The psychodynamic tradition emerges with Freud’s theory of identification, through which the child comes to assimilate (or introject) external persons or objects, usually the superego of the parent. Psychodynamic theory stresses the inner core of a psychic structure as having a continuous (though often conflicting) identity. Taking this concept further, the psycho-historian Erik Erikson saw identity as a process ‘located’ in the core of the individual, and yet also in the core of his or her communal culture, hence making a connection between community and individual. He developed the term identity crisis during the Second World War, in reference to patients who had ‘lost a sense of personal sameness and historical continuity’ (basically confused by the identity they have assumed and the one the war was forcing on them), and subsequently generalized it to a whole stage of life (as part of his epigenetic life-stage model of the eight life-stages of man). Here, youth is identified as a universal crisis period of potential identity confusion. Subsequently, the term ‘identity crisis’ has moved into common parlance. (Berger, Invitation to Sociology, 1966). Perhaps, this explains why we are still having this discourse so advance a period in the techno-sociological age.

If we are to follow the Freudian/Erikson definition, then the African/Nigerian writer will be someone born of Nigerian parents, who sees himself as Nigerian based on the beliefs of the parents and the cultural heritage handed down to them. For most of the writers abroad, it was not until sometime later in their life that they migrated out of their homeland and as such; their ‘inner core‘ has been formed, seeing themselves as Africans. Let us note that it is not just the fact of their birth within a geographical location that identifies them as African, but their relationship with the community in which they grow. This ‘inner core’ never changes, not even the colour of a passport changes it. It is a continuous and unbroken story.

That is why Helon Habila will remain a Nigerian writer irrespective of where he lives as his writing is a reflection of his background as an African raised in Nigeria. His works reflects this cultural heritage as it feeds off it. In his book ‘Prison Stories,’ Habila draws mainly from his unique experience within the Nigerian society where he grew and flourished as a journalist. This experience is uniquely his, experienced within the borders of Nigeria and bequeathed unto the world. This makes him African and Nigerian by all definition and while he may have migrated to some other geographic space, the experience is fixed in his psyche. He cannot lose that identity of African.

The sociological element of the identity question is a more fluid concept. According to John Scott and Gordon Marshall, ‘the sociological tradition of identity theory is linked to symbolic interactionism and emerges from the pragmatic theory of the self discussed by William James and George Herbert Mead. The self is a distinctively human capacity which enables people to reflect on their nature and the social world through communication and language. Both James and Mead see the self as a process with two phases: the ‘I’, which is knower, inner, subjective, creative, determining, and unknowable; and the ‘Me’, which is the more known, outer, determined, and social phase. Identification, here, is a process of naming, of placing ourselves in socially constructed categories, with language holding a central position in this process. In the later works of Erving Goffman and Peter Berger (quoted above), identity is stated clearly to be ‘socially bestowed, socially sustained and socially transformed’ (A Dictionary of Sociology, 2009).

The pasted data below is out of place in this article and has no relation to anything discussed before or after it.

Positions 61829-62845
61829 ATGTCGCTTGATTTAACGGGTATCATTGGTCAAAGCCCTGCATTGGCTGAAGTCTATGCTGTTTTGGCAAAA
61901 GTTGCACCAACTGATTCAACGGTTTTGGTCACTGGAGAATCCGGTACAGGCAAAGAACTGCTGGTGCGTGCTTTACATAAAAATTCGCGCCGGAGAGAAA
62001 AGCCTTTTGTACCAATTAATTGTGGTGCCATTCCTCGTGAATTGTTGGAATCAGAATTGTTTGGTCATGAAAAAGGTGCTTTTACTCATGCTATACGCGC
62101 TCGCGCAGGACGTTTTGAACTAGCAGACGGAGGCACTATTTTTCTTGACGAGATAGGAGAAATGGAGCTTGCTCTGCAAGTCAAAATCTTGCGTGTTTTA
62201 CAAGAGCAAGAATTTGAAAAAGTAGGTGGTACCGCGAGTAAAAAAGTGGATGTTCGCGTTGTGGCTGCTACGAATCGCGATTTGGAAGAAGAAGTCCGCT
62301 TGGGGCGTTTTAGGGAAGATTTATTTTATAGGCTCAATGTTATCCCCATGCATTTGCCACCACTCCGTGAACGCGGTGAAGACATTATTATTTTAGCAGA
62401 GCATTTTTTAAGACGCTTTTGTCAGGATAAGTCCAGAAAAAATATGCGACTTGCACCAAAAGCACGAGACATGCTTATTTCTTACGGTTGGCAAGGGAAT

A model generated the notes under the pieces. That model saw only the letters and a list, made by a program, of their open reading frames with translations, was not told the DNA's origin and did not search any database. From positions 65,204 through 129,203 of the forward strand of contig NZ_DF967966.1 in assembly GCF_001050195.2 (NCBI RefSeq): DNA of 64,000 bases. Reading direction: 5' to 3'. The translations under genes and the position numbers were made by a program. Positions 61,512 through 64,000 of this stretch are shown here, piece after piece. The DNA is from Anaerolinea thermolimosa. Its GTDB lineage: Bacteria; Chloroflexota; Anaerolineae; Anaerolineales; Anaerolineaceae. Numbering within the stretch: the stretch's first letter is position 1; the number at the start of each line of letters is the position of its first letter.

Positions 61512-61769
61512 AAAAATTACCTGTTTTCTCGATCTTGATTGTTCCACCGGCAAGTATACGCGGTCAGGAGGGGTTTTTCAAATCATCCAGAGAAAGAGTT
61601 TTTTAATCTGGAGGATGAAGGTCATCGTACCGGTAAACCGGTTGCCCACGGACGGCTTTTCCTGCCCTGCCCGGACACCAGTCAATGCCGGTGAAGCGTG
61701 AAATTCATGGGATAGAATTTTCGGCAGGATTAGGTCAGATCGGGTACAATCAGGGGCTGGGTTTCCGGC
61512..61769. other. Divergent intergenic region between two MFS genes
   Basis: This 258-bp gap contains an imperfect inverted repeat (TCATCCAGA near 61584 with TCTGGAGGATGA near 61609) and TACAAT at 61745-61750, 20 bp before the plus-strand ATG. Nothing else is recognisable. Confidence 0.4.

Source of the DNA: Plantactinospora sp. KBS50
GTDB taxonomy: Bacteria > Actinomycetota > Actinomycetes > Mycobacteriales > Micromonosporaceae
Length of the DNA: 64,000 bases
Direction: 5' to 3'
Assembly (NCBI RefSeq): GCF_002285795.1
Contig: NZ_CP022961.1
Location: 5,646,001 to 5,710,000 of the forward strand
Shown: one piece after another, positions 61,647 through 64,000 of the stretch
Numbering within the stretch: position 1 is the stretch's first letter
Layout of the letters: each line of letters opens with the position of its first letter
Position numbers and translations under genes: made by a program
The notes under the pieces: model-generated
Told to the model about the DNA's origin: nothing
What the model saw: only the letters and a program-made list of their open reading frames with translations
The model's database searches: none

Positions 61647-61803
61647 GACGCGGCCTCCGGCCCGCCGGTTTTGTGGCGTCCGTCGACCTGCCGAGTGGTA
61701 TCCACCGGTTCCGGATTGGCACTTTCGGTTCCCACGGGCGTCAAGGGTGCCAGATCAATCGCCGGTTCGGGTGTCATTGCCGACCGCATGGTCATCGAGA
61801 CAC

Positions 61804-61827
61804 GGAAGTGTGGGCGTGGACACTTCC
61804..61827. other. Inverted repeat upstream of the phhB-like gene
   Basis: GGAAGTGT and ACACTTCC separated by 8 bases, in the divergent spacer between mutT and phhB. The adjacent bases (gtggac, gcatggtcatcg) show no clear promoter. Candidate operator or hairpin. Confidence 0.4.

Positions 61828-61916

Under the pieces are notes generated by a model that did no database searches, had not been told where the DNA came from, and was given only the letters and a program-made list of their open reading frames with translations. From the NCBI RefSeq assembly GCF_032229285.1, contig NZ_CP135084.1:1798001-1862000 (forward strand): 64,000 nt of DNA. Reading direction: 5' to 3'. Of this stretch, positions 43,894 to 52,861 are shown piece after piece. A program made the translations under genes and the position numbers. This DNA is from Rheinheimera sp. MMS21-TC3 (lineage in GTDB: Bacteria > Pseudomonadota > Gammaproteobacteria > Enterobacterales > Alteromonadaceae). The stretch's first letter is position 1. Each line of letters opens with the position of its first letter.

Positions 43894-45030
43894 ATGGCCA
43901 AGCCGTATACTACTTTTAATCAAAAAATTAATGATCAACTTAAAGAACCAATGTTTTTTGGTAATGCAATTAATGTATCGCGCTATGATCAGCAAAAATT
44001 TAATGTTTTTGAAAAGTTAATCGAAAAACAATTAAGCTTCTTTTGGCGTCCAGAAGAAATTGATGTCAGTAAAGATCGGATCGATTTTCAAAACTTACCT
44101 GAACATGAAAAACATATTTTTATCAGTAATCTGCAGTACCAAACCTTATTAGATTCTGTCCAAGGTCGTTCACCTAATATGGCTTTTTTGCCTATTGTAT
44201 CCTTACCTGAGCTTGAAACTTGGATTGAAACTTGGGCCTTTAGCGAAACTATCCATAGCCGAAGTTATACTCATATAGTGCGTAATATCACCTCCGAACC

The conceptual fluidity of the sociological elements of the identity is further evident in the significance attached to language within the social group.

Language plays a major role in any individual identifying himself with a social group. Most of the migrating writers still speak their mother tongue and for a fact still write in their mother tongue. Nguigi wa Thiongo is an example of an African writer who chose to write in his native tongue as a way of identifying with his people and not with the people of the geographic location he may habit.

However, it has to be noted that as the modern world continue to change, the social identity begins to take on a hybrid nature. Migration has encouraged writers to inter marry with people of other race, eat other food and embrace other culture. This hybridity of social identity does not make them any less African or Nigerian, but expands their horizon and place their writing in a wider context. That is why the identity question must transcend the fixed labels of gender, race, language and location as the transforming nature of human society is beginning to further ask question of what we know as ‘identity’ or what we base our definitions of identity on.

Even the father of negritude, Leopold Sedar Senghor married a white woman, a decision that at the time called his claim to believe in the negritude movement to question, but which, with the benefit of hindsight, has proven to be a leap across social segregations and a vote for tolerance and social inclusion.